At this special time of year we celebrate the coming of our Saviour, who came into our world in the humblest of circumstances and was welcomed in the first place by poor shepherds who were the first to be told the good news that faithful Jews had longed for, for centuries – “Today in the town of Bethlehem a Saviour is born to you, who is Christ the Lord” Luke 2:11
In the first preface of the Christmas Mass, we pray: “In the wonder
of the Incarnation your eternal word has brought to the eyes of faith a
new and radiant vision of your glory. In him we see our God made visible
and so are caught up in love of the God we cannot see: God became man
so that man could become one with God again.” Such is the profound
mystery we celebrate annually in Christian Churches of all
denominations. Reflecting on this great feast Chiara Lubich, founder of
Focolare Movement wrote: “Christmas means for the Christians and for man
not only the dawn of redemption but also the day in which man finds
himself again grateful to God.”
While the Extra Ordinary Jubilee Year of Mercy ended on the Feast of
Christ the King this year, I pray that our faith and trust in the Mercy
of God will never be in doubt. “Mercy retrieves and redeems” writes Pope
Francis in his Apostolic Letter “Misercordia et Misera” at the
conclusion of the Year of Mercy – “it is the meeting of two hearts: the
heart of God who comes to meet the human heart. The latter is warmed and
healed by the former. Our hearts of stone became hearts of flesh
capable of love despite our sinfulness. I come to realise that I am
truly a “new creation” (Gal. 6:15). I am loved therefore I exist; I am
forgiven, therefore I am reborn; I have been shown mercy, therefore I
have become a vessel of mercy”. (Par.16).
I believe no Christmas message would be complete without a plea for
peace and justice in so many parts of the world. Our thoughts and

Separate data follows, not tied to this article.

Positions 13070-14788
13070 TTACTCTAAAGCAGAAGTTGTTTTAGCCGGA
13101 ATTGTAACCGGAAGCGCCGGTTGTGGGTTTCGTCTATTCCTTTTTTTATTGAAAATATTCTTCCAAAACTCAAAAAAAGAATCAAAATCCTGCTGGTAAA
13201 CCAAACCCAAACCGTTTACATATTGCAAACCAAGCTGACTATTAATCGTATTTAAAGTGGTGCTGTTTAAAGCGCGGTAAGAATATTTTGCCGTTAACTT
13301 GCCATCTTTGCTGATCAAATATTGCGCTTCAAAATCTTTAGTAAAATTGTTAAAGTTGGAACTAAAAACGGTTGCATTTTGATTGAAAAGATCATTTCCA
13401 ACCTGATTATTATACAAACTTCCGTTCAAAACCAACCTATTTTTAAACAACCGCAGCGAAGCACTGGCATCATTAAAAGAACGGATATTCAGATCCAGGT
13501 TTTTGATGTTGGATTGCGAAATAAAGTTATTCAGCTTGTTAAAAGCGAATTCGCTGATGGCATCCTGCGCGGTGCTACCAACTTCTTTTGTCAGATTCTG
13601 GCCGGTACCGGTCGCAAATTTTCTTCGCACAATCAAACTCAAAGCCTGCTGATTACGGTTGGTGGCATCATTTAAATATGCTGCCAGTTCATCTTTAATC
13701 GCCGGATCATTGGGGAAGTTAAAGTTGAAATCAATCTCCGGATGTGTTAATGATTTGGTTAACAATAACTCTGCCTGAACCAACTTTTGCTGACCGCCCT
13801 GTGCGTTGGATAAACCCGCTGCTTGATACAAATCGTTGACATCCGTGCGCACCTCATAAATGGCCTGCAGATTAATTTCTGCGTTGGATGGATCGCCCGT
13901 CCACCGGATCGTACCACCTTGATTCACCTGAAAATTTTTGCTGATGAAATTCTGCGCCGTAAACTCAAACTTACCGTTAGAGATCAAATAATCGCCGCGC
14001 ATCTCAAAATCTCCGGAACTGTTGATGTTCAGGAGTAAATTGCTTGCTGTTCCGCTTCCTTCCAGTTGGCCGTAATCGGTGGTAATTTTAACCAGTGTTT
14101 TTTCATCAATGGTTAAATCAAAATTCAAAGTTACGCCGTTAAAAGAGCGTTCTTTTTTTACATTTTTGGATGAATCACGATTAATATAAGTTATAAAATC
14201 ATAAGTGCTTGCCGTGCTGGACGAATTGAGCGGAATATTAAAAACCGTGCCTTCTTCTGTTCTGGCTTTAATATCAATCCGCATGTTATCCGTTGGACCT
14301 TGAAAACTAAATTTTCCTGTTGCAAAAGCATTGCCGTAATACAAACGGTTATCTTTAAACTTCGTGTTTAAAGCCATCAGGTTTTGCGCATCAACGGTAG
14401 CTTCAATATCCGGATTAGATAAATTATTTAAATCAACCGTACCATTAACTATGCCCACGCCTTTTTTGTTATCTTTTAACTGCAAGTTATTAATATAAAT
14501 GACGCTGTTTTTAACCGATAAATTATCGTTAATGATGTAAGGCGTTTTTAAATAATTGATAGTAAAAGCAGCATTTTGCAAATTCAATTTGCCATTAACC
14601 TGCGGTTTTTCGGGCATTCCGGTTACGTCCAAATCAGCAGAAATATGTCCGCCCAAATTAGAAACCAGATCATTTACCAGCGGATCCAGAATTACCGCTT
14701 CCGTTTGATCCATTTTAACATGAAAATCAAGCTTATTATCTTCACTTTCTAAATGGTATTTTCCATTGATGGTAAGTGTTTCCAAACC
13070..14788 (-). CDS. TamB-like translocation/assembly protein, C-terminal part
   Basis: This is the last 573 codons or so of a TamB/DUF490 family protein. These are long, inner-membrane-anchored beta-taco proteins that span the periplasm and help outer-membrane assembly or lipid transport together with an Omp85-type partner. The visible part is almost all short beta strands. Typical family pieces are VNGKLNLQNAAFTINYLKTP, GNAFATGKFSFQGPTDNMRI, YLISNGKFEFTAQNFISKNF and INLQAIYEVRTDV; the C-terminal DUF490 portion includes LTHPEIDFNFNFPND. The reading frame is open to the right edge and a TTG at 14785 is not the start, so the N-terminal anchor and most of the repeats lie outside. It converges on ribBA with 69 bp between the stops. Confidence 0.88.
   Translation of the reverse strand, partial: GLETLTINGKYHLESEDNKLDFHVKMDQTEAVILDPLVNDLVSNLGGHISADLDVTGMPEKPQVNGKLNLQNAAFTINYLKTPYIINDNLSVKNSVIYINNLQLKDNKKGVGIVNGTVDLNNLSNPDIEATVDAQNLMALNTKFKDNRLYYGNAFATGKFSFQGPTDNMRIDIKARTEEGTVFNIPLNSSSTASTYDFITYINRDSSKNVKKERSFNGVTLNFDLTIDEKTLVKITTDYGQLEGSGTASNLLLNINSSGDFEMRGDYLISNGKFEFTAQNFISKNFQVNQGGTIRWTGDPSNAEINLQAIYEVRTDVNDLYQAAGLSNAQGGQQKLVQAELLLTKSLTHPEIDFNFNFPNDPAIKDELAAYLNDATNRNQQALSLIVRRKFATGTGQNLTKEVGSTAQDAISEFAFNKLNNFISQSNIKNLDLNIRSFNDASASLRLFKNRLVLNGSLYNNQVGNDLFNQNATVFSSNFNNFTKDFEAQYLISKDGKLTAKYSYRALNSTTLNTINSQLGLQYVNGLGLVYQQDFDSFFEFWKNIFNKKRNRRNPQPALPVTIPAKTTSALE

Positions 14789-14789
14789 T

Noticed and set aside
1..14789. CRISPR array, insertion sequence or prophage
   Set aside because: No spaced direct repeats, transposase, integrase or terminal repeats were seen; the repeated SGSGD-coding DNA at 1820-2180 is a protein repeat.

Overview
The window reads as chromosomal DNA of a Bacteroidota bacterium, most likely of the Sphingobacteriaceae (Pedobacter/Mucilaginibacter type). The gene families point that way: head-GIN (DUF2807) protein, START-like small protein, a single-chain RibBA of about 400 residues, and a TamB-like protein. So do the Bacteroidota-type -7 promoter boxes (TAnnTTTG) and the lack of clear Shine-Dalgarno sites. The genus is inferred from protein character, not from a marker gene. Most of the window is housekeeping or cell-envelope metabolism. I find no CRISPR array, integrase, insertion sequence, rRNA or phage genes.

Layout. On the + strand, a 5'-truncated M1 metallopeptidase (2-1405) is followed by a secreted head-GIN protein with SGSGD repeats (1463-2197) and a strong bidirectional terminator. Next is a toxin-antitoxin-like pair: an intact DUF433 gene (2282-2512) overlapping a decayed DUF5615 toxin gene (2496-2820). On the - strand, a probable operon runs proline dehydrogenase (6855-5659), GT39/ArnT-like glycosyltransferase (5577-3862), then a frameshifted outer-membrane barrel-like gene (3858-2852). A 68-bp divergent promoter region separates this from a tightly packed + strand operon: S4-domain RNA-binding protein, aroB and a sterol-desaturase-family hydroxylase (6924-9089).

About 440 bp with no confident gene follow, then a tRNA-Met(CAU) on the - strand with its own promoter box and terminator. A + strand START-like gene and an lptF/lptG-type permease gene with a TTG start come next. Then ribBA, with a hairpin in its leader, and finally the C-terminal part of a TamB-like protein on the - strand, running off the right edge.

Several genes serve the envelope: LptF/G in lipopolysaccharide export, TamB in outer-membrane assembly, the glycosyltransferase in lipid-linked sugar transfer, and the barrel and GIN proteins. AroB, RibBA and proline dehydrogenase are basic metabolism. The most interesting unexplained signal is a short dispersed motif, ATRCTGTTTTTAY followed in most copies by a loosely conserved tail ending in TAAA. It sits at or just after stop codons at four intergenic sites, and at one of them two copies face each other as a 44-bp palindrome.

prayers must surely be with our fellow Christians who are enduring
unbelievable suffering because of their steadfast faith in Jesus Christ.
Christians in Syria, Mosul and Egypt are among the oldest Christian
communities in the world and daily we read of their suffering. This
Christmas I invite you the reader to stand beside them with your fervent
The past twelve months has seen significant changes in the Diocese of
Bishop Séamus Freeman, SAC, retired due to ill-health. I would
like once again in your name and in my own name to thank Bishop Séamus
for the spiritual leadership that he gave us during his nine years as
Bishop of Ossory.
We also remember in our prayers Bishop Laurence
Forristal and wish him every blessing and good health.
I would like to end this Message of good wishes by inviting you to
pray this Prayer during the Christmas Season and into the New Year.
A Prayer for Ossory
Our Diocese is alive with those who care for others in the service of the
Gospel; so many offer themselves, their talents and their time in Ossory.
Our Parishes are places of welcome for all; our schools, communities,
groups and homes, work to bring the Christian message of hope alive so
that it is felt by those who need it most.
As we await a new Bishop we pray that you will help find for us a man to
lead with vision for our future, understanding for our present and
compassion for our past.
Until then, may we work actively together to continue to realise not only
your desire for us but also for your kingdom.
We ask this through the intercession of St Kieran and through Christ our Lord.
Monsignor Michael Ryan,
Diocesan Administrator of Ossory